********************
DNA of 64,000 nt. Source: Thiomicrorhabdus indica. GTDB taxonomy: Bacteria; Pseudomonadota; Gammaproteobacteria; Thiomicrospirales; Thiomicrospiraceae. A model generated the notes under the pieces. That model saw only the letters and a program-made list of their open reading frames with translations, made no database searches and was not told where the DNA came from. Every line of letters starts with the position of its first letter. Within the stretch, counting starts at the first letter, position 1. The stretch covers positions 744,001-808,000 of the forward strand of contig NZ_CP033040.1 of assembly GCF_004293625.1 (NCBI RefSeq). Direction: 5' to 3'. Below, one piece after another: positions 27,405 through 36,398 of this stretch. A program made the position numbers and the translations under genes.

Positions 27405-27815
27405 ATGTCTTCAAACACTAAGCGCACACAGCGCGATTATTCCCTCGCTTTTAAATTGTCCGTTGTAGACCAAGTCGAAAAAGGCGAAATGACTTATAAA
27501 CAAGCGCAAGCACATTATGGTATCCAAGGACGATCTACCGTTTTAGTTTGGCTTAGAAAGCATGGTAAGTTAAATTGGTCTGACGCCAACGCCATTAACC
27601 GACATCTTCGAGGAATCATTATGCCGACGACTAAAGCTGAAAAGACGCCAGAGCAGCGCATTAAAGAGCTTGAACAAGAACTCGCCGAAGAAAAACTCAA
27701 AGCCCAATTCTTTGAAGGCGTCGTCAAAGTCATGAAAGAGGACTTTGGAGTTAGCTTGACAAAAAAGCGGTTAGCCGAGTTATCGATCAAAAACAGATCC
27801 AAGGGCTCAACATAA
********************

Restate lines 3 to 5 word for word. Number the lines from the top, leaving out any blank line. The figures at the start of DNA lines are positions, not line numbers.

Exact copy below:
27405 ATGTCTTCAAACACTAAGCGCACACAGCGCGATTATTCCCTCGCTTTTAAATTGTCCGTTGTAGACCAAGTCGAAAAAGGCGAAATGACTTATAAA
27501 CAAGCGCAAGCACATTATGGTATCCAAGGACGATCTACCGTTTTAGTTTGGCTTAGAAAGCATGGTAAGTTAAATTGGTCTGACGCCAACGCCATTAACC
27601 GACATCTTCGAGGAATCATTATGCCGACGACTAAAGCTGAAAAGACGCCAGAGCAGCGCATTAAAGAGCTTGAACAAGAACTCGCCGAAGAAAAACTCAA